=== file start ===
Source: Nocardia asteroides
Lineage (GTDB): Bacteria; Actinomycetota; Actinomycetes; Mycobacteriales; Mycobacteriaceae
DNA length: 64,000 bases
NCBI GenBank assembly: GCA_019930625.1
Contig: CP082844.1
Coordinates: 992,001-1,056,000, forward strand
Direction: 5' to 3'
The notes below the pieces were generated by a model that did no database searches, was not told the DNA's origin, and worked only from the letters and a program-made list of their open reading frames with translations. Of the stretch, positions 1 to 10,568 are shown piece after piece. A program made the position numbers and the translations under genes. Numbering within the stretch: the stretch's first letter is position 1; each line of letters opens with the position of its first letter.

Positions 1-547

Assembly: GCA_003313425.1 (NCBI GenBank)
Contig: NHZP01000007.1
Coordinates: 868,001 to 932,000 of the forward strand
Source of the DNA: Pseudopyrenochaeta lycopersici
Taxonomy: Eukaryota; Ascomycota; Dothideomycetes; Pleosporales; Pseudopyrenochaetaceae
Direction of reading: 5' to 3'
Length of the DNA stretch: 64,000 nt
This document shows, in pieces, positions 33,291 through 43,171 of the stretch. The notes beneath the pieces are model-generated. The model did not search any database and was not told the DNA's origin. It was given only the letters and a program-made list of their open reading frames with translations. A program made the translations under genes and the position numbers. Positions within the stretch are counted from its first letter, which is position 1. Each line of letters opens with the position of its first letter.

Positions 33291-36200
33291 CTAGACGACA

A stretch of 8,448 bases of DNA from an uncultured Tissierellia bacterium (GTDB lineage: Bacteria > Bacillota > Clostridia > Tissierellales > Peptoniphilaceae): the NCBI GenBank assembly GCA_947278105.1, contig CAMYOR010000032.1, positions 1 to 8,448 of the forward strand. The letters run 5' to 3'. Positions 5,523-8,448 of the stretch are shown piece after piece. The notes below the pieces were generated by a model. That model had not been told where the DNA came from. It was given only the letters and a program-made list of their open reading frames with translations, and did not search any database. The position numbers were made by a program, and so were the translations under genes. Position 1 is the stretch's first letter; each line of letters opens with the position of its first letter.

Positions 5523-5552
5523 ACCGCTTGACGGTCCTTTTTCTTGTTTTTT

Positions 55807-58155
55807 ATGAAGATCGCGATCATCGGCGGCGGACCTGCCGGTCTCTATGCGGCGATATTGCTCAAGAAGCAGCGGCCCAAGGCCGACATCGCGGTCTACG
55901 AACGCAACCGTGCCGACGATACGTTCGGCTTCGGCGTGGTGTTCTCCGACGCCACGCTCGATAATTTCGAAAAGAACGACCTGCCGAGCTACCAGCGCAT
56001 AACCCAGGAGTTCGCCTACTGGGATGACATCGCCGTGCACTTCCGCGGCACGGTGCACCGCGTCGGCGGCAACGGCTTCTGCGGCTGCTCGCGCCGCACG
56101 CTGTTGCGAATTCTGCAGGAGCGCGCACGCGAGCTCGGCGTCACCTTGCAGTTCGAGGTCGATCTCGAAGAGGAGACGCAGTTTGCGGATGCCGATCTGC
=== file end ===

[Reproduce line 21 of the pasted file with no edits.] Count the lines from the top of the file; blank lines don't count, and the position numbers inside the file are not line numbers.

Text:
Positions 5523-5552